Marius would add one additional reform to the army, one that bring closure to the Gracchi brothers. Included in the benefits for serving in the Roman military was the promise of a land grant following completion of a term. This land would be in any conquered territories the soldier had fought in. This was, in essence, the land reform that the Gracchi had sought, though there was one difference that would change the course of world history. The Gracchi wanted the state to provide the land and pension to its soldiers; Marius would have the general assume that responsibility. Thus, loyalty would be directed not to the Roman Republic, but to the individual general. The consequences of this arrangement were not appreciated at the time, but within years would bring Rome to a decades-long civil war that would ultimately destroy the Republic.
The Cimbrian War
Marius took two years to train this new force, making use of every day afforded to him by the Cimbri and Teutones to train his new force. Unlike the farmer armies, this army needed to be trained from scratch, which many participating in war for the first time. It wasn’t only Romans who formed this army, but tens of thousands of allied Italian cities as well. When word that the Cimbri and Teutones were returning to northern Italy came in 102 B.C., Marius felt he was ready. Rome during this time had kept re-electing Marius to an unprecedented number of continuous consulships; such was the threat from the northern tribes. Everything depended on the new military that Marius had created.
In their march north, Marius did everything he could to make sure provisions flowed readily to his army, even going so far as to divert rivers. The march on desert cities like Capsa in Numidia had taught Marius that if provisions were low, the military lost it’s ability to make strategic decisions and instead was forced into battle on the enemy’s terms.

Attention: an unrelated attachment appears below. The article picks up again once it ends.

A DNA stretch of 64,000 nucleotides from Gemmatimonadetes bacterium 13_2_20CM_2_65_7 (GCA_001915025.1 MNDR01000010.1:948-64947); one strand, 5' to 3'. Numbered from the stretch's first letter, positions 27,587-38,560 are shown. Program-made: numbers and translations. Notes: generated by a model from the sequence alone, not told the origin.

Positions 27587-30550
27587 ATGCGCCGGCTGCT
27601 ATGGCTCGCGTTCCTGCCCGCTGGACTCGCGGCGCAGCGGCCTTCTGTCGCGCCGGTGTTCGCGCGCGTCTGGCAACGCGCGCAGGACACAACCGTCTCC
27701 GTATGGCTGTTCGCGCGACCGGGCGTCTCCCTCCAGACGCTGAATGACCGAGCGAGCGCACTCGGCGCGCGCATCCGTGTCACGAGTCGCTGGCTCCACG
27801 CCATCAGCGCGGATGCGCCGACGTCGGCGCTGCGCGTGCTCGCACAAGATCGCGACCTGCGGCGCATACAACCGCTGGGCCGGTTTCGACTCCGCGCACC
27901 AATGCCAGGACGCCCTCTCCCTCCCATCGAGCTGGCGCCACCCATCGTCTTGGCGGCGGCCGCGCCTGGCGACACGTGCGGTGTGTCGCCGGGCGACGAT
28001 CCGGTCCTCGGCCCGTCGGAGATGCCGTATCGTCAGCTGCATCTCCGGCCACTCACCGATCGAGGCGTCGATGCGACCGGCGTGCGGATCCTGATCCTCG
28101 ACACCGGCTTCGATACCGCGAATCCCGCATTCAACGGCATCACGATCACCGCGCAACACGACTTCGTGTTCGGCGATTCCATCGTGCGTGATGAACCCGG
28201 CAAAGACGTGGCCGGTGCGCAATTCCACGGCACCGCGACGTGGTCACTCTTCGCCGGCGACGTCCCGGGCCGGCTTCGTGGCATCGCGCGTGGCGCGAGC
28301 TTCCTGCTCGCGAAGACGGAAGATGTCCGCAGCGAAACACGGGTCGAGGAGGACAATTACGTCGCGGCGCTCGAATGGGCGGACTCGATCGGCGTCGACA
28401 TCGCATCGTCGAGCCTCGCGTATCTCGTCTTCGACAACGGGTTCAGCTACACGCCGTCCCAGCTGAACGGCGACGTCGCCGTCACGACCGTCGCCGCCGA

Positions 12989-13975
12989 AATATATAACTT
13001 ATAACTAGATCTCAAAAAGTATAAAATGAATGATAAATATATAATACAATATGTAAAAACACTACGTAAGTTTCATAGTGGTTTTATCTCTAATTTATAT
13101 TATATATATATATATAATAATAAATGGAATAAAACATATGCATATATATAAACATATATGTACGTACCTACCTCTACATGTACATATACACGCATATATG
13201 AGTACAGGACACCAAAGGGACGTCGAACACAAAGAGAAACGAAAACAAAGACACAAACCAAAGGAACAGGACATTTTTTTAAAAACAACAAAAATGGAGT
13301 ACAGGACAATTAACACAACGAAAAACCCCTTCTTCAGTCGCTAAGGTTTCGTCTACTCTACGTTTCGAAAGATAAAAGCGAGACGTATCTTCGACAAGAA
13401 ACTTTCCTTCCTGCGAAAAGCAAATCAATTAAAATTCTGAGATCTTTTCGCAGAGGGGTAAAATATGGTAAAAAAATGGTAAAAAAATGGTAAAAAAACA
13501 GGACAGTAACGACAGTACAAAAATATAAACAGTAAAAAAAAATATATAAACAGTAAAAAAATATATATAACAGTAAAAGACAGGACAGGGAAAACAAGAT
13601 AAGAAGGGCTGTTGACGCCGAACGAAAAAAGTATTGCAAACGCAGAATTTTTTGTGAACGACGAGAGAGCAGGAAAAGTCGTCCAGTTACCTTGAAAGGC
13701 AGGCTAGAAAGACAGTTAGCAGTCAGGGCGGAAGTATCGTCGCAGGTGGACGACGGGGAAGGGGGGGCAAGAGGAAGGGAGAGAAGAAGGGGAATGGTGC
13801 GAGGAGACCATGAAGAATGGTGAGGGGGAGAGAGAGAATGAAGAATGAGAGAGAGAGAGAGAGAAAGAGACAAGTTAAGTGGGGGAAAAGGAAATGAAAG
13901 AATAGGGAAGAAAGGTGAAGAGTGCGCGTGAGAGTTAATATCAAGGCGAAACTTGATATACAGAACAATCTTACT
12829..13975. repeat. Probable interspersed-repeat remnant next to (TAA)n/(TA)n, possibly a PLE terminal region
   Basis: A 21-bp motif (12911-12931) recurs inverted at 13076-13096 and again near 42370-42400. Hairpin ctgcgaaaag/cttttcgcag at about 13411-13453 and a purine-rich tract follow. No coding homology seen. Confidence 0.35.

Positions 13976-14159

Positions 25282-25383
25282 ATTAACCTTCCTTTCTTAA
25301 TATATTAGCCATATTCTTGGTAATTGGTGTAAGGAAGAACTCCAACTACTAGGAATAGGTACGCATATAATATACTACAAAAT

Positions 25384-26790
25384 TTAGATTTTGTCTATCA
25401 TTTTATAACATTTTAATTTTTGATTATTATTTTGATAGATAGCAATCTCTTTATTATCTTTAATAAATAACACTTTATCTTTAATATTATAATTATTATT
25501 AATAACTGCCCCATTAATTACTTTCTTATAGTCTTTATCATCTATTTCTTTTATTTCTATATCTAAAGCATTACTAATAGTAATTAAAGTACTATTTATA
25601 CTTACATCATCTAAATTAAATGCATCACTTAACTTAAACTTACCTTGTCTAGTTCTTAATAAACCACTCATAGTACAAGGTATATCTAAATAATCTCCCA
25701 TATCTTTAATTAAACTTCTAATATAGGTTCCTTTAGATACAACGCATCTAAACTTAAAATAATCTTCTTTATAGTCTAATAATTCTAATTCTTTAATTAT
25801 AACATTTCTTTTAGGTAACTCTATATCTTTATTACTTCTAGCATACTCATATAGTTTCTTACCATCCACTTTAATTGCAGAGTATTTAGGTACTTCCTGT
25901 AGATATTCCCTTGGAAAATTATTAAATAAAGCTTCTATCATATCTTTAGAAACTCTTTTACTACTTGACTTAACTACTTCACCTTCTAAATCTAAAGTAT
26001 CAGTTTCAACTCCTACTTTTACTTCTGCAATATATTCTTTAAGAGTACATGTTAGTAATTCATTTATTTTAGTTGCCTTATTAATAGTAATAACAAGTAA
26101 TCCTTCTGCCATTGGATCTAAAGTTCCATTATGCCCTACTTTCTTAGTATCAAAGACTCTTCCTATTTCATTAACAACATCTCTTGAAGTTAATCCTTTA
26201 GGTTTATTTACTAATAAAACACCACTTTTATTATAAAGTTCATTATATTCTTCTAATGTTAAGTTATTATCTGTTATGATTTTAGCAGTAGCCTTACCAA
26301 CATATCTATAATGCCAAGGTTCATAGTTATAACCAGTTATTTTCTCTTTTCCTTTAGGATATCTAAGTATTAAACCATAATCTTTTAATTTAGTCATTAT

The Cimbri and Teutones did not take the same care, the Teutones and Ambrones attempted to cross the alps first. This split there forces, and provided Marius with a rare window to capture the tribes in isolation. Marius caught up to them in southern France. Marius immediately choose a favorable hill to set up his camp, and tried to goad the Teutones into attacking. He took care to put groups of forces away from the camp to provide flexibility in responding to their attack. The two sides first exchanged projectiles in bloody but indecisive spurts. The Teutones decided to try and pass the Romans, rather than suffer more projectile attacks. Besides, once the Teutones crossed the Alps, Italy would be theirs.
So they packed up their baggage and began to march past the camp of the Romans. Then, indeed, the immensity of their numbers was made specially evident by the length of their line and the time required for their passage; for it is said they were six days in passing the fortifications of Marius, although they moved continuously. And they marched close to the camp, inquiring whether the Romans had any messages for their wives; “for,” said they, “we shall soon be with them.” Plutarch Marius 18.1–2
Marius broke down his camp and kept close after the massive migrating force. He caught up to them at Aquae Sextiae (modern Aix-en-Provence near the Alps). Marius placed his forces to compel the Teutones to battle. In fact, he also placed his forces to compel the Romans into battle, since there wasn’t enough water to hold the position.
…when many of them were dissatisfied and said they would be thirsty there, [Marius] pointed to a river that ran near the barbarian fortifications, and told them they could get water there, but the price of it was blood.” Plutarch Marius 18.4